1926: Van Dam adds a Vox humana to to the rugpositief and to the onderpositief a aeoline 8'. Rugpositief in a swellcase.

 

1936: Electric pedal-mechanics

 

1955: Restoration by Flentrop. The organ is reconstructed to the situation in 1721. The pipework is restored and later additions has been reused. Restorations of the mechanics and the console. Pitch half a tone higher. Windchests restored.

 

1971: Repairs by Flentrop.

 

1985-1989: Flentrop repairs windchests and does some reintonation. Restoration of four bellows.

 

====================

 

I'm sorry, I pressed the wrong button....now I can finish what I began!

 

As you will see from the foregoing, there really wasn't the slightest chance that Flentrop could possibly restore the organ to some sort of "authentic" state, but what they did was to try and take it back to an estimate of what the organ may have sounded like back in 1721. Certainly, the original disposition was restored, but that implies quite a lot of new replacement pipework

 

Even the pitch was altered from the original, and Flentrop reversed that, so there was little chance that it could ever sound original. We also have to question whether the organ is Arp Schnitger or F C Schnitger, whether it is heavily van Oackelen-ised to a point of no return, or whether it is Flentrop-ised based purely on what they knew at the time.

 

To be fair, the 19th century was not TOO unkind to Netherlands organs, unlike the typical sort of work done to old organs in the UK. Van Oeckelen was a fine builder who knew how to make a fine principal-chorus, and when it came to re-builds or enlargements, they and others, would probably not have made too many changes if the sound was good.....and it would have been at Zwolle.

 

I suspect that, of all the more important instruments in the Netherlands, THIS organ must have been a major headache.

 

As Colin suggests, it IS a wonderful organ, but like the Bavo organ, it possibly sounds quite a bit different now to what it did originally....if only we could tell.

 

The following makes interesting reading about the pipework at Zwolle:-

 

Hoofdwerk: II, (C - c3) chest Schnitger, action and keyboard Flentrop

 

1. Praestant 16' Schnitger, C-F# from Quintadena 16'

from G in prospect

2. Quintadena 16' Schnitger - Flentrop

3. Octaav 8' Schnitger

4. Roerfluit 8' Schnitger

5. Octaav 4' Schnitger

6. Speelfluit 4' Schnitger

7. Nasaat 3' Schnitger, conical

8. Superoctaav 2' Schnitger

9. Ruyschpijp II Schnitger

10. Mixtuur VI van Oeckelen - Flentrop

11. Cimbel III Flentrop

12. Trompet 16' Flentrop - van Oeckelen

13. Trompet 8' Flentrop - van Oeckelen

14. Vox humana 8' Flentrop - van Oeckelen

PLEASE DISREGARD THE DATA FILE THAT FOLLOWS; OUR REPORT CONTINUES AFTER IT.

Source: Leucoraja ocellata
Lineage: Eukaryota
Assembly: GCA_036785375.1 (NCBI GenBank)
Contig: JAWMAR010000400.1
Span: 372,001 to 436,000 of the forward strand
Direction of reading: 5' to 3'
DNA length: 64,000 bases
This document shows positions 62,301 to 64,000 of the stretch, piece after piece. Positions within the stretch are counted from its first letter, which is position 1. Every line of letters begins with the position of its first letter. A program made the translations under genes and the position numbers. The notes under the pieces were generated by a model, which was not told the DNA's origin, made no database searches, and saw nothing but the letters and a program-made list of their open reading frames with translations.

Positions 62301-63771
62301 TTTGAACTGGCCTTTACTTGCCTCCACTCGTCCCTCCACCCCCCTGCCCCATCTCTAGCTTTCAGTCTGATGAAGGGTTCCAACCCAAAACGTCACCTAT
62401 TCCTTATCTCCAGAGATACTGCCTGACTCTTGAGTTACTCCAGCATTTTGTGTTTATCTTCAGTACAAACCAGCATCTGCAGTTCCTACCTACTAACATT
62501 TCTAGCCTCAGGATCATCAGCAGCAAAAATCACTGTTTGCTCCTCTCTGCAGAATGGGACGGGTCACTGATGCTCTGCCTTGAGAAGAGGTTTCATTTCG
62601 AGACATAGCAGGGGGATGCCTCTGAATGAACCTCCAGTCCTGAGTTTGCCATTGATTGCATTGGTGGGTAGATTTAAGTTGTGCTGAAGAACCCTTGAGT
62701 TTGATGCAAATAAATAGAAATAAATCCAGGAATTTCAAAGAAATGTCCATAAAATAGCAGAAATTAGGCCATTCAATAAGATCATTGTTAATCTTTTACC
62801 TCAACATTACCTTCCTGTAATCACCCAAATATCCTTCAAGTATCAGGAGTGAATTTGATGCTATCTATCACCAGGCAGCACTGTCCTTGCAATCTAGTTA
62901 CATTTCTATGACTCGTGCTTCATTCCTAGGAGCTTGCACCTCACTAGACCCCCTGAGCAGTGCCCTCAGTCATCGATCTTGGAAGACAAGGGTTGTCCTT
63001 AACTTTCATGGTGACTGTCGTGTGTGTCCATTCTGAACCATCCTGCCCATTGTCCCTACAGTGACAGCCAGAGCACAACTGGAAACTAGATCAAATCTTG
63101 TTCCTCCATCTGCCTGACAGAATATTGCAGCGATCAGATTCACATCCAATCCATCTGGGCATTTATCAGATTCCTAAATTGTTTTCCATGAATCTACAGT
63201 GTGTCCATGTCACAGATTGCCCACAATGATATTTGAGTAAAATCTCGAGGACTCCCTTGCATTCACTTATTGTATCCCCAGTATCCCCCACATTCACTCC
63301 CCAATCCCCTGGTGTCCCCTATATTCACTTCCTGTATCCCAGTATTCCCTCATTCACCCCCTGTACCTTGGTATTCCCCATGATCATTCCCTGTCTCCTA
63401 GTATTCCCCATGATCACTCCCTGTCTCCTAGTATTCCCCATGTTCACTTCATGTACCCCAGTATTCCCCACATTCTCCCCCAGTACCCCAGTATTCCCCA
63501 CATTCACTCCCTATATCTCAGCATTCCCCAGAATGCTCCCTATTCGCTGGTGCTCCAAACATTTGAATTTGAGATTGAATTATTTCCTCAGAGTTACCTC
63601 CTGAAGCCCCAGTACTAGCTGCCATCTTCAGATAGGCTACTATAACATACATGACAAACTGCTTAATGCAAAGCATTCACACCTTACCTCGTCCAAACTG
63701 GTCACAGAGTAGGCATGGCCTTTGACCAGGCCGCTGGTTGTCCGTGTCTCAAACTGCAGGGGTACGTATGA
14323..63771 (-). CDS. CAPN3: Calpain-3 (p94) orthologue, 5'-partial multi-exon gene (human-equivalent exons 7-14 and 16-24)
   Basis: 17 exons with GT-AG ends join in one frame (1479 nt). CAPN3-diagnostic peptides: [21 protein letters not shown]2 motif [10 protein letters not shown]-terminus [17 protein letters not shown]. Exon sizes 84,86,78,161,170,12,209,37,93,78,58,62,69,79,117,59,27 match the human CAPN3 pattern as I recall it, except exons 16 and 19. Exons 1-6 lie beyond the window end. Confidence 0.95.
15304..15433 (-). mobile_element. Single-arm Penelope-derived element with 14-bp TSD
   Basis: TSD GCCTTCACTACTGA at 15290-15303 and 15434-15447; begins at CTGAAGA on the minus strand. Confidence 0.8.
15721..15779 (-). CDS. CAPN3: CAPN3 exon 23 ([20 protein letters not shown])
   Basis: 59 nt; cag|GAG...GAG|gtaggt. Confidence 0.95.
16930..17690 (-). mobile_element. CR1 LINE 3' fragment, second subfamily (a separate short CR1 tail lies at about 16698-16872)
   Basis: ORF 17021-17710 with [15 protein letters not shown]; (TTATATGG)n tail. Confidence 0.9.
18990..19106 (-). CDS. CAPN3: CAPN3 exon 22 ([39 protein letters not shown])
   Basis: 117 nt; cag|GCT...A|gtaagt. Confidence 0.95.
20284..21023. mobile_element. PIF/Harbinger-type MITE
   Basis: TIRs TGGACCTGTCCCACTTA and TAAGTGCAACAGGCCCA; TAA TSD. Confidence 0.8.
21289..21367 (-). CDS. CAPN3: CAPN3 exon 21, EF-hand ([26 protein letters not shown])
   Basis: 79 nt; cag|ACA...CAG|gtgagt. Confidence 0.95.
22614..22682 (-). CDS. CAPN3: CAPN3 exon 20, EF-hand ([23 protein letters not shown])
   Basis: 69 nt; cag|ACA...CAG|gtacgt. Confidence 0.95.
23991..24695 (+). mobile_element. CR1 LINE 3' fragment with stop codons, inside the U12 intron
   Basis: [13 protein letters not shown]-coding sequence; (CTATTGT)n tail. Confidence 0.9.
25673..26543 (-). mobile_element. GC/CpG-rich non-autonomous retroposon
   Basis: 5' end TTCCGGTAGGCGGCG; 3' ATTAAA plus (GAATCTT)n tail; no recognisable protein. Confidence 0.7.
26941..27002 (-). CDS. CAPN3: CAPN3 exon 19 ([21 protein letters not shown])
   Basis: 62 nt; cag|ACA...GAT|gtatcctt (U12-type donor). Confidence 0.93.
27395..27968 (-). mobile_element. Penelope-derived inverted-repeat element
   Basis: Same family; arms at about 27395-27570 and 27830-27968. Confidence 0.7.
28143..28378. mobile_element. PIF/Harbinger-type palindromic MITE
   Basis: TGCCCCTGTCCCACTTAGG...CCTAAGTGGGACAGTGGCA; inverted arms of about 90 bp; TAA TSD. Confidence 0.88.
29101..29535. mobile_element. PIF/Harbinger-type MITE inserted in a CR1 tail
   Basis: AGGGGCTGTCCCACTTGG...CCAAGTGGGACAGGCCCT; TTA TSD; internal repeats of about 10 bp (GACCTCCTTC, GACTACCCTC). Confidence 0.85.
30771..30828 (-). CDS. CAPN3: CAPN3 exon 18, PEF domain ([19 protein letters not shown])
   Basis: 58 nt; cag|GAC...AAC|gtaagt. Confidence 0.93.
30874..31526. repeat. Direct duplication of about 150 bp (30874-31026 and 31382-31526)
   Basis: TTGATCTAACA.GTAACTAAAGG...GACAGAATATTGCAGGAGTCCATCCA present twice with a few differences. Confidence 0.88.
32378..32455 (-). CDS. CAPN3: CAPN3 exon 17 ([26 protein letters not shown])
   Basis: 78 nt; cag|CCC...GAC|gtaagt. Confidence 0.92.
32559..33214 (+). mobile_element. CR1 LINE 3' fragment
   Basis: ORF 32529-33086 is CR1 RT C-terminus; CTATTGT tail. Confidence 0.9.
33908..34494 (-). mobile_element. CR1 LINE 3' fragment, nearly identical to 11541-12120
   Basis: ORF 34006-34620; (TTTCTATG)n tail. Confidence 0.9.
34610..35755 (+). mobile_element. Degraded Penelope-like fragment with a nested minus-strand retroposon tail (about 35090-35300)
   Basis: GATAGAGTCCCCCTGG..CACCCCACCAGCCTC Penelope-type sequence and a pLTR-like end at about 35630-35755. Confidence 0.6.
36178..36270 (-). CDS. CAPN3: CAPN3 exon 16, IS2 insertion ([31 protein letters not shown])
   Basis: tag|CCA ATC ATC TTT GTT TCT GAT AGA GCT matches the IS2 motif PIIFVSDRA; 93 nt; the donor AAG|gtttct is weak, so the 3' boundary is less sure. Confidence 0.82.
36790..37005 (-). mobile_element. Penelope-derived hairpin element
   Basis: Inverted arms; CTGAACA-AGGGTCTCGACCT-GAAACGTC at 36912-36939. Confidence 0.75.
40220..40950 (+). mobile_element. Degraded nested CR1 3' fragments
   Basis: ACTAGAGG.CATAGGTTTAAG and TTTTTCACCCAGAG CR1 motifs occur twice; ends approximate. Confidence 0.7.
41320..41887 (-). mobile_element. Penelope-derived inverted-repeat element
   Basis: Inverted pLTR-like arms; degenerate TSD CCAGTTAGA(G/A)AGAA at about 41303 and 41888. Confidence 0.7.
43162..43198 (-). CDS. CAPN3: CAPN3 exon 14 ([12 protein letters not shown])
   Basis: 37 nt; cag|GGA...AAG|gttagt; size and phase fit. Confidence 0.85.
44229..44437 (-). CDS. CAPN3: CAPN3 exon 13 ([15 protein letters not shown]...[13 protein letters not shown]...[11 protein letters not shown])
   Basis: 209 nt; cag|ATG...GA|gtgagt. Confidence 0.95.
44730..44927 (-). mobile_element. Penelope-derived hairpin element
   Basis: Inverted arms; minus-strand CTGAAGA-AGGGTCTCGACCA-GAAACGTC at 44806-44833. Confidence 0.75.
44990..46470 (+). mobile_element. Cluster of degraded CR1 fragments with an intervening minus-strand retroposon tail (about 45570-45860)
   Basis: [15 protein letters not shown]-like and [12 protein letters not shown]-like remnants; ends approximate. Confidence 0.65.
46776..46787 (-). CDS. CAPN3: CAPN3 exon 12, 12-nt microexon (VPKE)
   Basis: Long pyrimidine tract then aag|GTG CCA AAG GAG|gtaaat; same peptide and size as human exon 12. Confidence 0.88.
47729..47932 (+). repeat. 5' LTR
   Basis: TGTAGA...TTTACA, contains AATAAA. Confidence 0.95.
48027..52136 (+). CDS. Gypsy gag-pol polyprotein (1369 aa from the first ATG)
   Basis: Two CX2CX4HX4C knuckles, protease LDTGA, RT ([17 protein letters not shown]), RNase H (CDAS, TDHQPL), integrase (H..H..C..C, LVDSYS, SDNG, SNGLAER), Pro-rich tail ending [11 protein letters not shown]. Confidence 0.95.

Rugwerk: I (C - c3) chest Schnitger, action and keyboard Flentrop

 

1. Praestant 8' Schnitger, from C in prospect

2. Quintadena 8' Schnitger

3. Roerfluit 8' Schnitger

4. Octaav 4' Schnitger

5. Fluit 4' Schnitger

6. Quintfluit 3' Flentrop

7. Superoctaav 2' Schnitger

8. Sesquialtera II Flentrop

9. Scherp IV Flentrop

10. Cimbel III Flentrop

11. Fagot 16' Flentrop

12. Schalmei 8' Flentrop

 

Bovenpositief: III (C - c3) chest Schnitger, action and keyboard Flentrop

 

1. Praestant 8' Schnitger, in prospect

2. Holpijp 8' Schnitger

3. Viola 8' van Oeckelen

4. Quinta 6' Flentrop

5. Octaav 4' Schnitger

6. Holfluit 4' Schnitger

7. Quinta 3' Schnitger

8. Superoctaav 2' Flentrop

9. Woudfluit 2' Schnitger

10. Sifflet 1 1/2' Schnitger, converted from Flageolet 1'

11. Tertiaan II Flentrop

12. Scherp V Flentrop

13. Viool da Gamba 8' Flentrop, modeled on F.C. Schnitger stop

in Alkmaar

14. Trompet 4' Flentrop

 

Borstwerk: IV (C - c3) chest Schnitger, action and keyboard Flentrop

 

1. Fluitgedekt 8' Schnitger

2. Praestant 4' Schnitger

3. Roerfluit 4' Schnitger

4. Spitsfluit 3' Schnitger

5. Superoctaav 2' Schnitger

6. Gemshoorn 2' Schnitger

7. Quintanus 1 1/2' Schnitger

8. Nachthoorn 1' van Oeckelen - Schnitger

9. Sexquialtera II Flentrop

10. Mixtuur III-IV Schnitger

11. Dulciaan 8' Schnitger - Flentrop

12. Regaal 8' Schnitger - Flentrop

 

Pedaal: (C - d1) chest Schnitger, action and keyboard Flentrop

 

1. Praestant 16' Schnitger, from C in prospect

2. Subbas 16' van Oeckelen, lead, stopped

3. Octaav 8' Schnitger

4. Holpijp 8' van Oeckelen, lead, stopped

5. Superoctaav 4' Schnitger

6. Vlakfluit 2' Flentrop

7. Mixtuur VIII Flentrop

8. Fagot 32' Flentrop, funnel-shaped resonators, half length

9. Bazuin 16' Flentrop, resonator material from van Oeckelen

10. Trompet 8' Flentrop, resonator material from van Oeckelen

11. Trompet 4' Flentrop, resonator material from van Oeckelen

12. Cornet 2' Flentrop, resonator material from van Oeckelen

 

Couplers:

I - II IV - II

III - II IV - III

HW - P Flentrop

 

Of one thing I am sure, this "restoration" would have been done with a sense of great integrity by Flentrop, and after a great deal of careful consideration by all concerned. They do tend to take the work of conservation very seriously in the Netherlands.

 

Nuff said, I think!!

 

MM

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I'm sure Colin Harvey is making the important point that the "Schnitger" at Zwolle is less than "authentic," but the use of the word "restored" tends to suggest some sort of criticism about what Flentrop did.

 

Hi MM.

 

Thanks for the history of this organ, which shows exactly the authenticity and says much better what I was trying to say. Perhaps the haste in which I usually write on this board accounts for some misunderstanding of my thoughts sometimes. Zwolle was a wonderful experience and I admire what Flentrop did.